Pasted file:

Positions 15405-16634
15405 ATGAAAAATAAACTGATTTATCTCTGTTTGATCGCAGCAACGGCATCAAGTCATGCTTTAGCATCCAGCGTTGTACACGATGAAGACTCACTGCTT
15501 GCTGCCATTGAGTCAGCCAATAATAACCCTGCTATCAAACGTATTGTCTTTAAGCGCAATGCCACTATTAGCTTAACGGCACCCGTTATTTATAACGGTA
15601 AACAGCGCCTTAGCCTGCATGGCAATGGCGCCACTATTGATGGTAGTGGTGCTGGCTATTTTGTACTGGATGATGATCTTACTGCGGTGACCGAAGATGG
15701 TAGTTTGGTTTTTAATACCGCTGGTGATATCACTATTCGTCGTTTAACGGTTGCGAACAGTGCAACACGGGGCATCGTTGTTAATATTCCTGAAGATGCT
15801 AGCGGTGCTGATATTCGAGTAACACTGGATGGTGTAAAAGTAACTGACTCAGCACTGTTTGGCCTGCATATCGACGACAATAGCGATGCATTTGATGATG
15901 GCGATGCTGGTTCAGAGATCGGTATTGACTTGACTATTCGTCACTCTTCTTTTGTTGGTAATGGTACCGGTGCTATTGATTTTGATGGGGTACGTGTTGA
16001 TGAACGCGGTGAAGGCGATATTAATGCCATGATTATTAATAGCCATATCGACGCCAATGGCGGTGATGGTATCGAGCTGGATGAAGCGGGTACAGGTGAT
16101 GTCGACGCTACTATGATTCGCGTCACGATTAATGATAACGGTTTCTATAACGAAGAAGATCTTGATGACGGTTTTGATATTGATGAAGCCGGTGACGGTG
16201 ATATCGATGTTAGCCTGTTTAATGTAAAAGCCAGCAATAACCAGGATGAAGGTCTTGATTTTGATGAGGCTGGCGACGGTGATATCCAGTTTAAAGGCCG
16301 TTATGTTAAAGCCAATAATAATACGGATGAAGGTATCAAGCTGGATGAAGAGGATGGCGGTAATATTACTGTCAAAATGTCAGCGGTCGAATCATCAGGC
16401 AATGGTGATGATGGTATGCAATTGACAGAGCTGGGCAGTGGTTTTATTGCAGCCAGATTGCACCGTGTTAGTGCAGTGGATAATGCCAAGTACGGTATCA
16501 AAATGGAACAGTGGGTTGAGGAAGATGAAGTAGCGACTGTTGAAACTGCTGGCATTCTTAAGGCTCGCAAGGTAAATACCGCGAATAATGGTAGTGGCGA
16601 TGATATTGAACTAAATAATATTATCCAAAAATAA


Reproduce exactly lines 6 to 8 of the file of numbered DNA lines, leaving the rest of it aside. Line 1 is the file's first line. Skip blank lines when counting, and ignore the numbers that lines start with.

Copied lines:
15801 AGCGGTGCTGATATTCGAGTAACACTGGATGGTGTAAAAGTAACTGACTCAGCACTGTTTGGCCTGCATATCGACGACAATAGCGATGCATTTGATGATG
15901 GCGATGCTGGTTCAGAGATCGGTATTGACTTGACTATTCGTCACTCTTCTTTTGTTGGTAATGGTACCGGTGCTATTGATTTTGATGGGGTACGTGTTGA
16001 TGAACGCGGTGAAGGCGATATTAATGCCATGATTATTAATAGCCATATCGACGCCAATGGCGGTGATGGTATCGAGCTGGATGAAGCGGGTACAGGTGAT